That lanyard continues on through to the bottom of the crate and terminates at a single lynch pin, which, when removed, causes the bottom of the crate to spring open, allowing your weather to spill out into the atmosphere.
The rubber coating, having been sheared from the metal strip, is now flopping around dangerously at the end of the tether, and were it not for the clever intervention of some rather clever people, this lanyard might pose a hazard to the propulsion system of this airship, resulting in mechanical malfunction, and withered tomatoes! Fortunately for your begonias, the strip is composed of a low-grade magnesium, which ignites with sufficient vibration and wind velocity with just enough heat to burn away the majority of the lanyard, until it reaches a special barrier located well beyond the reach of the propellers and self extinguishes, rendering it harmless, and your gazpacho more flavorful.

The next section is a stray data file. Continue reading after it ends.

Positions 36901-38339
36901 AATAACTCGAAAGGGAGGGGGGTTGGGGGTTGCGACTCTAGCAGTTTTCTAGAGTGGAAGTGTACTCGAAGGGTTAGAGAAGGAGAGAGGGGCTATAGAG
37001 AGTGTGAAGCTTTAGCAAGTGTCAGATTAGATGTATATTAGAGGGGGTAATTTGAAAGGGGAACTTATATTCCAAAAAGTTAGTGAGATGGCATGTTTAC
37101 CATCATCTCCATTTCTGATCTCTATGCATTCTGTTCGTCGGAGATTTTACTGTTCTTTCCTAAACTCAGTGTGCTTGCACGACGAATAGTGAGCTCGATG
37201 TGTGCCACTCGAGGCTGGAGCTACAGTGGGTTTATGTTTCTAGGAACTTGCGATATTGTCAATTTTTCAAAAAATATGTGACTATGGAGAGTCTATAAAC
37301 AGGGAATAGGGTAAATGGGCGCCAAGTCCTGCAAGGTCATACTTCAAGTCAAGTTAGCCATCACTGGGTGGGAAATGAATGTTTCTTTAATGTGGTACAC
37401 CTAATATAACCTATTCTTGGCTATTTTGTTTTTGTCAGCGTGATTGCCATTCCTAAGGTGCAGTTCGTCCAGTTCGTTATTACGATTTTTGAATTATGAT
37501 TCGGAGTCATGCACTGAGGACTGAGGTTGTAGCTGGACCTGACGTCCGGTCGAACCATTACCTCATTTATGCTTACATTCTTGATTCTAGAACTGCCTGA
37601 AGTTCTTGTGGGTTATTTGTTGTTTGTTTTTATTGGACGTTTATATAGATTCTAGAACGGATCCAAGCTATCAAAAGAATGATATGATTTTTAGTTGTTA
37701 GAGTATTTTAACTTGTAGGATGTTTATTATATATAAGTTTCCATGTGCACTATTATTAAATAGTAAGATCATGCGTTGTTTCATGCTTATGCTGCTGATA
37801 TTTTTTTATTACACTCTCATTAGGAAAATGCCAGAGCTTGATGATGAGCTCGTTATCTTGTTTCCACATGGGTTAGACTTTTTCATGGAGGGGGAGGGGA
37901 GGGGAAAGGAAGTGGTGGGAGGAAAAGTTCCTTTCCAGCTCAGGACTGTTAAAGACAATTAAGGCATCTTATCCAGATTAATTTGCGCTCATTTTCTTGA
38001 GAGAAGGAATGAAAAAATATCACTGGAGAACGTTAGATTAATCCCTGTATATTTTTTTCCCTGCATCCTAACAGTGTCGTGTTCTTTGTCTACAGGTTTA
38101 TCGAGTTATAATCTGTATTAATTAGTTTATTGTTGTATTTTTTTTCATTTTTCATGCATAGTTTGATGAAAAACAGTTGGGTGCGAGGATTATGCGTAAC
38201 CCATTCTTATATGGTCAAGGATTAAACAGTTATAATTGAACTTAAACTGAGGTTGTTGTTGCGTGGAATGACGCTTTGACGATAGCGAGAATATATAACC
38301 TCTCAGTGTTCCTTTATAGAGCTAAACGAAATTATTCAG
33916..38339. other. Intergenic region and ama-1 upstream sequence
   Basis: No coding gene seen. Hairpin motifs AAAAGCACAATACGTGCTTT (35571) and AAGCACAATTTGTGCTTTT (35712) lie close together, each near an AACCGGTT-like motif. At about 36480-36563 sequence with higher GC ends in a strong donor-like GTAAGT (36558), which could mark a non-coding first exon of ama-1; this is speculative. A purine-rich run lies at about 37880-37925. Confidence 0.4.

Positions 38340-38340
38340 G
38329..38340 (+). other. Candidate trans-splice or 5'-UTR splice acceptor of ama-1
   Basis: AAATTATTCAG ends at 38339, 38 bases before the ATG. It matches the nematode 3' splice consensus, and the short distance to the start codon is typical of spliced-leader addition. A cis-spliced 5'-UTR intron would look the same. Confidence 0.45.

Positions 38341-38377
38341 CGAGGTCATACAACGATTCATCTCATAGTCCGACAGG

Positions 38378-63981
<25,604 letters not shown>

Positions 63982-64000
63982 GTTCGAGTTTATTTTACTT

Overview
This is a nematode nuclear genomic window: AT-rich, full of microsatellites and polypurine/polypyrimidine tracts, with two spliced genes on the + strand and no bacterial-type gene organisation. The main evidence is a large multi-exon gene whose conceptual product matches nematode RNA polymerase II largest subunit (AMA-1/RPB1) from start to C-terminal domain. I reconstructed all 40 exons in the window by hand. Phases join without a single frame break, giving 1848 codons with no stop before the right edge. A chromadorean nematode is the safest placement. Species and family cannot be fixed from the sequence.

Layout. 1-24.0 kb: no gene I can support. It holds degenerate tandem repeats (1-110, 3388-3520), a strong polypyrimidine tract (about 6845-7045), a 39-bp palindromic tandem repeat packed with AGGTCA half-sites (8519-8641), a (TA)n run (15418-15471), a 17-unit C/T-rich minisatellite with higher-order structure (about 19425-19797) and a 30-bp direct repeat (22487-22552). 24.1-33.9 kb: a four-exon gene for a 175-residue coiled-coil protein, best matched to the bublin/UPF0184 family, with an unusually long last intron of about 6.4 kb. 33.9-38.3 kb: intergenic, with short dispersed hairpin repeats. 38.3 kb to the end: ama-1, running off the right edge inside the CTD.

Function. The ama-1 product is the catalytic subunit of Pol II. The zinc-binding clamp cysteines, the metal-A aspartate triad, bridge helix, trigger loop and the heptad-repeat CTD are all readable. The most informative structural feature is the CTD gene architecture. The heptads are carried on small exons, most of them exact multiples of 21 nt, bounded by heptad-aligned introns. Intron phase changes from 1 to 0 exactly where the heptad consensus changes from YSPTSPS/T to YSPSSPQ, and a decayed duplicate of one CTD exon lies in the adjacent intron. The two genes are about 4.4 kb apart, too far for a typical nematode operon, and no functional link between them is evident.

Lots of things are happening now: the lanyard is alight, and the parachute is billowing. The interior of the crate is bursting with new born rain clouds, while the exterior of the crate has begun to dematerialize, less and less resembling a solid yellow thing of planks, ten-penny nails and stern stencils, and more like something assembled from morning mist and pencil lead shavings. By the time the first fat droplets kiss the mounded soil at the base of your precious tomato plants, the crate is just a memory, the airship is out of range, and the parachute has begun its slow degeneration into high-nutrient topsoil.
How big is a day? Well, that’s a story for another time.